Spring IoC Container and Dependency Injection

Photo by Safar Safarov on Unsplash

What is IoC ?

Well, let’s revise what was said in the previous article about Spring Framework’s and IoC pattern’s relation and only then continue diving deeper into details of these topics.

Even though it’s intensively used in “Spring Framework”, an Inversion of Control is not something strictly bound to any language or library. It is a general principle/pattern in software engineering by which the control of objects(creation, destruction …etc), is transferred to a framework. Which means that the act of connecting objects with other objects, or “injecting” objects into other objects, is done by a framework rather than by the objects themselves.

The relation of Spring and IoC pattern is so strong, that “Spring” has one whole component dedicated to it named: “Spring Framework IoC”. And without a doubt it is the nucleus of the framework.

How to use IoC container in Spring Framework?

Ok, i hope you understand that “IoC pattern” is a really cool thing to use in development, for many different reasons like: decoupling, making it easier to switch between different implementations, greater modularity of a program and etc.

But like all patterns, well, it’s just a pattern and without a concrete implementation it’s just an abstract idea.

Basically saying, Spring Framework has our backs by providing “IoC Container”. So the user of the “Spring Framework” will need to “talk” to it as a provider of IoC featues. Thus, it becomes IoCC instead of IoC :).

but how do we use this container ?” you may ask.

Take it in mind that programming has very many straight analogies from the real life. When we say that for some features of the framework you need to use IoC Container, remember that it has the exact same features of a real life containers.

Just like a real life container, empty Spring IoCC is of no usage. So we need to add, store some things/components in it for later usage. The process of filling IoC container with the components you need is called “Configuration” process. The Components which will be stored inside are “Spring beans”. These beans are just simple POJO(Plain Old Java Object)-s that go through this configuration process and are created, assembled (dependencies are
injected), initialized, and managed by the Spring IoC container.

Life of a java object from POJO to Bean

Since in Java, every component you need, most of the time, is an object, the configuration process of Spring IoCC becomes pretty simple.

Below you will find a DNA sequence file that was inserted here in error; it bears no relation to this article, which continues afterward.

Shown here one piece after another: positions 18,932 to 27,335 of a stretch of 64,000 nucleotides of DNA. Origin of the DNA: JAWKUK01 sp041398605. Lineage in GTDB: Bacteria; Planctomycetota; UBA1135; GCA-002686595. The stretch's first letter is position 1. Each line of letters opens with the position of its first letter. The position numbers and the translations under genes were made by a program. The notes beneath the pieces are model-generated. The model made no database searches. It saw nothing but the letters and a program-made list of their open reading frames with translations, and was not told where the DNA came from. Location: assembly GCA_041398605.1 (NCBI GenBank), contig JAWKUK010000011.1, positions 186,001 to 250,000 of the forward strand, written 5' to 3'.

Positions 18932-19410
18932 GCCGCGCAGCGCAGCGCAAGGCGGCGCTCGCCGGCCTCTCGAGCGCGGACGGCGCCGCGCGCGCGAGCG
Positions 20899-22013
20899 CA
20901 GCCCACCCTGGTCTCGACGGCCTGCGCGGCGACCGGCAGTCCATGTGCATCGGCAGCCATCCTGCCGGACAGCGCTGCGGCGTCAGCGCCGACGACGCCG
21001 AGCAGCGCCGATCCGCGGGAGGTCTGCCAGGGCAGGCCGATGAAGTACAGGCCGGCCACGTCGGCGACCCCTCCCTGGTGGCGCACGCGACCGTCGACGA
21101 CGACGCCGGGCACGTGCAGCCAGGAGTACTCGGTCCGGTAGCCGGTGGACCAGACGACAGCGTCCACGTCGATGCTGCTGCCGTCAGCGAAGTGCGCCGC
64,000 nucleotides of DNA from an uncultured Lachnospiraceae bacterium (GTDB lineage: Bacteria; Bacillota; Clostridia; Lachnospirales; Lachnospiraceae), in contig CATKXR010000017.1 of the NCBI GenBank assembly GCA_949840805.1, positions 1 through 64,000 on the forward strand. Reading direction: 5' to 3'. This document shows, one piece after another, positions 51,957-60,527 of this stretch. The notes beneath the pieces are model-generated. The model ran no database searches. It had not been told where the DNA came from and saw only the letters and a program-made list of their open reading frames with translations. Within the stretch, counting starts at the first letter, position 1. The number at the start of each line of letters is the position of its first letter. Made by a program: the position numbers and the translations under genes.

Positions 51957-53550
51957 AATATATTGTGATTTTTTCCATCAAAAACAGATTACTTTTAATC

As you see on the image There are just two steps for configuring your objects to become Spring managed beans.

  • You write your class in “Plain Old Java Object” style like you used to( with no args. constructor and setters, getters of all the properties ).
  • You add these classes in IoCC by providing some kind of a marker, also known as a configuration metadata. When an application starts, Spring crawls through all the classes in packages and understands that it has to manage the instances of the marked ones, thus adds them in the IoC Container.

Ways of Configuring POJOS and getting Spring beans

There are 3 main ways of configuring/marking POJOS into becoming Spring beans:

  • XML Configuration
  • Annotation based Configuration
  • Java based Configuration

Since these topics are just massive, we’ll just briefly talk about the Grand Father of all the configurations, about the one “from where it all started”, which is “XML Config.”.

XML Configuration Concrete Example

Let’s just replicate the exact steps, for configuring POJOs into Spring beans, specified above, but in a more practical way with some concrete examples.

(FYI we will use UserDao as a class whose instance needs to be managed by Spring IOCC.)

  • As already specified we first create Simple POJO. ( Internal fields and behavior is not interesting at the moment since we are only trying to make Spring IOCC instantiate this class and nothing more. )
  • Since this is an example of “XML Configuration”, unsurprisingly enough, we create an XML file in the resources folder( Using Maven project ). Please pay attention “bean” tag on the 8th line. all other lines of this XML configuration is just a boiler plate part which can be copy-pasted easily( in fact, that’s exactly what i did :) ). This is the exact marker we were talking about, which helps Spring identify beans to manage.
  • Using BeanFactory interface, which is the digital analogy of the container specified earlier:

— We tell Spring to use configuration metadata/markers from our own XML file and instantiate classes that are specified with bean tags in it.

—From now on, whenever we need a UserDao object, instead of creating it manually we can just ask BeanFactory(Container) to give us the bean with provided id.

So this was the basics of IoC Container in Spring FrameWork. Of course there are many important, specific topics left out in the article, but i hope you got the point of this article.

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